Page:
Grandview Heights Schools

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Speech Therapy

Speech/Language Pathology (SLP) services in the Grandview Heights Schools occurs in all three buildings. The critical roles and responsibilities include:

  • Prevention - prevent academic failure in whatever form those initiatives may take; for example, early, systematic assistance to children who are having difficulty learning speech/language skills

  • Assessment - conduct assessments in collaboration with others that help to identify students with communication disorders as well as to inform instruction and intervention

  • Intervention
    • provide speech/language therapy to students with a range of disorders across all grade levels PK-12
    • provide intervention that is appropriate to the age and learning needs of each individual student. 
    • provide intervention to students with a speech/language disability that impacts their attainment of educational goals in any of the following areas:  personal, social/emotional, academic and vocational
    • provide therapy services in the least restrictive environment for students with disabilities, and services to other students as appropriate
    • gathering and interpreting data with individual students, as well as overall program evaluation

  • Compliance - meet federal and state mandates as well as local policies in performance of duties. including, but not limited to:  Individualized Education Program (IEP) development, Medicaid billing, report writing, and treatment plan/therapy log development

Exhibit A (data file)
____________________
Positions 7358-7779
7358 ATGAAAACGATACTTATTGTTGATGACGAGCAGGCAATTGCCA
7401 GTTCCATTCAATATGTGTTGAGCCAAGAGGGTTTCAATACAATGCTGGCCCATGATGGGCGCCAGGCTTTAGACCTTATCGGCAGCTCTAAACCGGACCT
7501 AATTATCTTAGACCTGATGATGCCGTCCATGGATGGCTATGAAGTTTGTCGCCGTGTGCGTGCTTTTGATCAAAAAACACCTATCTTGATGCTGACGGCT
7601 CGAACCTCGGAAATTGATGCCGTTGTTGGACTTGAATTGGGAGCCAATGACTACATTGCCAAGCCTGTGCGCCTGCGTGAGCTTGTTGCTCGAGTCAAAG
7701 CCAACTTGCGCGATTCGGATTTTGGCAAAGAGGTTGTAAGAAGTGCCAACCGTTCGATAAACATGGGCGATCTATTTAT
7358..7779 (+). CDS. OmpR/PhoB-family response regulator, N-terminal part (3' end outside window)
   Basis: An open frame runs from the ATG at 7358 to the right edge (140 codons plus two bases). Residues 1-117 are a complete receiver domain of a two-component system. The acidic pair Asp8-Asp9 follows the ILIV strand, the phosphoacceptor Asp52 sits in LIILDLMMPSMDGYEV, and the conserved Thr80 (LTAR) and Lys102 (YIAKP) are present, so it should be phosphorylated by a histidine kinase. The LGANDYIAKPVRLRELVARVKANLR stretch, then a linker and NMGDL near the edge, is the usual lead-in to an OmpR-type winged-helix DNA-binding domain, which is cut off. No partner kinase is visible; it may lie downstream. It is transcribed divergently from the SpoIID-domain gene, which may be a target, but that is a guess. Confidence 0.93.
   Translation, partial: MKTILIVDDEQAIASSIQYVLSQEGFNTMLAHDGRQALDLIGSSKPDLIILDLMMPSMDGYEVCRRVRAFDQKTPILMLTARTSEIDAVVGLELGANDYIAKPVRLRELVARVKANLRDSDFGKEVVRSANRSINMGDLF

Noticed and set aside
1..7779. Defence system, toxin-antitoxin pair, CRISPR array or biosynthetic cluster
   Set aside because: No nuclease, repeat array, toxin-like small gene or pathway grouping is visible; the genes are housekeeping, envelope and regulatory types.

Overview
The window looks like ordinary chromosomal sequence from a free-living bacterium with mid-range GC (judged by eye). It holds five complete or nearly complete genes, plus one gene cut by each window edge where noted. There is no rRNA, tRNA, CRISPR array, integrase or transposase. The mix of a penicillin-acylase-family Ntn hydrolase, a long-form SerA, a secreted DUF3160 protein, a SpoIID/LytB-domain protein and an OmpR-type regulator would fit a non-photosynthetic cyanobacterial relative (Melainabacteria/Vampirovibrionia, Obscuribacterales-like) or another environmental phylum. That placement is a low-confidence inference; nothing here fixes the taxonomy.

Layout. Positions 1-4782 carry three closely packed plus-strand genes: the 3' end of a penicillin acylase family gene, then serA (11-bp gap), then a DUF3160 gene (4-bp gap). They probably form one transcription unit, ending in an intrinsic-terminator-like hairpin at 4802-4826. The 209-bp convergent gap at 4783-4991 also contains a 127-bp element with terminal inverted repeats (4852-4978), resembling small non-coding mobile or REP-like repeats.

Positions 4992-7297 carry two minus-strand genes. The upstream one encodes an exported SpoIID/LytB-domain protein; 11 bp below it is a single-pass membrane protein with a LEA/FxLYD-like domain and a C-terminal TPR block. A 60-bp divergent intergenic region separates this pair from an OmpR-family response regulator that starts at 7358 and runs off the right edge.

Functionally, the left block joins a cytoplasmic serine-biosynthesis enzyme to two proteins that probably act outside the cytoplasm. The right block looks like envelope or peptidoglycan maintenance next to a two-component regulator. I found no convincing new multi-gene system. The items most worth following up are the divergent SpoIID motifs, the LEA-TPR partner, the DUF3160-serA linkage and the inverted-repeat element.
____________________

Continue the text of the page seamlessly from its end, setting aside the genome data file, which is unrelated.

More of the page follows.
• Collaboration - provide services to support the instructional program at a school.
    • Working with general education teachers, work closely with reading specialists, literacy coaches, special education teachers, occupational therapists, physical therapists, school psychologists, audiologists, guidance counselors, and social workers, in addition to others. Working with school and district administrators in designing and implementing programs
    • engage families in planning, decision making, and program implementation
    • engage students in goal planning, intervention implementation, monitoring of progress, and self-advocacy appropriate to age and ability level

  • Advocacy — advocate for appropriate programs and services for children and adolescents, including reasonable workloads, professional development opportunities and other program supports.

  • Supervision and Mentorship — supervising student SLPs and clinical fellows, as well as in mentoring new SLPs.

  • Research — Federal law requires the use of scientific, research-based practices. It is important for SLPs in the schools to participate in research to generate and support assessment and intervention practices.